To the Editor.
—We read with interest the recent report by Sack et al1 that described the technique of IAC during CPR for in-hospital cardiac arrest. In light of the recent media attention to this report we feel certain cautionary notes should be underlined.First, as expressed by the authors, this study was not blinded to the investigators or participants and therefore runs a very real risk of observation and expectation bias. Although the duration of CPR expressed as the median time in minutes between groups did not significantly differ, there was no standardization for chest compression force and no information was provided about DC countershock in the two groups. Perhaps measurements of end-tidal carbon dioxide tension would provide further information as to the relative efficacy of each technique and would improve standardization.2Second, the number of patients who achieved meaningful survival (neurologic class I and II)3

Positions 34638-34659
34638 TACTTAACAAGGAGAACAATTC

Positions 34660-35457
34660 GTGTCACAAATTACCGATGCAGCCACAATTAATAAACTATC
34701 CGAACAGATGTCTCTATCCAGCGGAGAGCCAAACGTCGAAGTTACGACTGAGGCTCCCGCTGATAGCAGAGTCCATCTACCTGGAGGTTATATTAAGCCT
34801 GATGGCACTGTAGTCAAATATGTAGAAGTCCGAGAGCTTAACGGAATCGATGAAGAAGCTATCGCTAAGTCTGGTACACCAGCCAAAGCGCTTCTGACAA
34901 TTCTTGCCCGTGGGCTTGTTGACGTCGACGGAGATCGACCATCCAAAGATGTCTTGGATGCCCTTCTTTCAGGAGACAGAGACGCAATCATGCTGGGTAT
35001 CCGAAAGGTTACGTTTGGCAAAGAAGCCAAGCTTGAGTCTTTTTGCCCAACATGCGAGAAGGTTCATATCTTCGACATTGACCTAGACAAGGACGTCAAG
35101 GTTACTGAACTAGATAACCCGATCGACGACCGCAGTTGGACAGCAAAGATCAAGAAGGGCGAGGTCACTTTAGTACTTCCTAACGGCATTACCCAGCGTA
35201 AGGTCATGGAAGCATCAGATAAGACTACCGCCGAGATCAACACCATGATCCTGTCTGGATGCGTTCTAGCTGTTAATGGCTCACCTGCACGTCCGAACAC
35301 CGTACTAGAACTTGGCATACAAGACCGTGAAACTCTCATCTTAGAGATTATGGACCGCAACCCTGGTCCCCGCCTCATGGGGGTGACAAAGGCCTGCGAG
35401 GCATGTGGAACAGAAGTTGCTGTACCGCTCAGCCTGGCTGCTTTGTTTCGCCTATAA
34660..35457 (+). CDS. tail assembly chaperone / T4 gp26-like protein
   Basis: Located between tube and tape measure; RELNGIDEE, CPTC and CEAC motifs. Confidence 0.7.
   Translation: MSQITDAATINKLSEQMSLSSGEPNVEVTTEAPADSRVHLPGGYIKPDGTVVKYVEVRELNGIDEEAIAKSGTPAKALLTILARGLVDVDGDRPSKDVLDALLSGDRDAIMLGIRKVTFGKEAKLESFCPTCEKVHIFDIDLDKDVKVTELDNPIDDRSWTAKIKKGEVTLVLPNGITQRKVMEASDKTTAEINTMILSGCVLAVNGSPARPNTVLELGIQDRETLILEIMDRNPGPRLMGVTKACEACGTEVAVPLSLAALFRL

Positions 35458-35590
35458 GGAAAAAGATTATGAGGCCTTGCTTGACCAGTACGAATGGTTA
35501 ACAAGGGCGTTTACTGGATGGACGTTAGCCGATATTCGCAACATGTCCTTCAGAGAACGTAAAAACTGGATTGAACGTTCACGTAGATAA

Nathan PE, Sacchi TJ. Countering Cardiac Counterpulsation. JAMA. 1992;267(19):2601-2602. doi:10.1001/jama.1992.03480190043015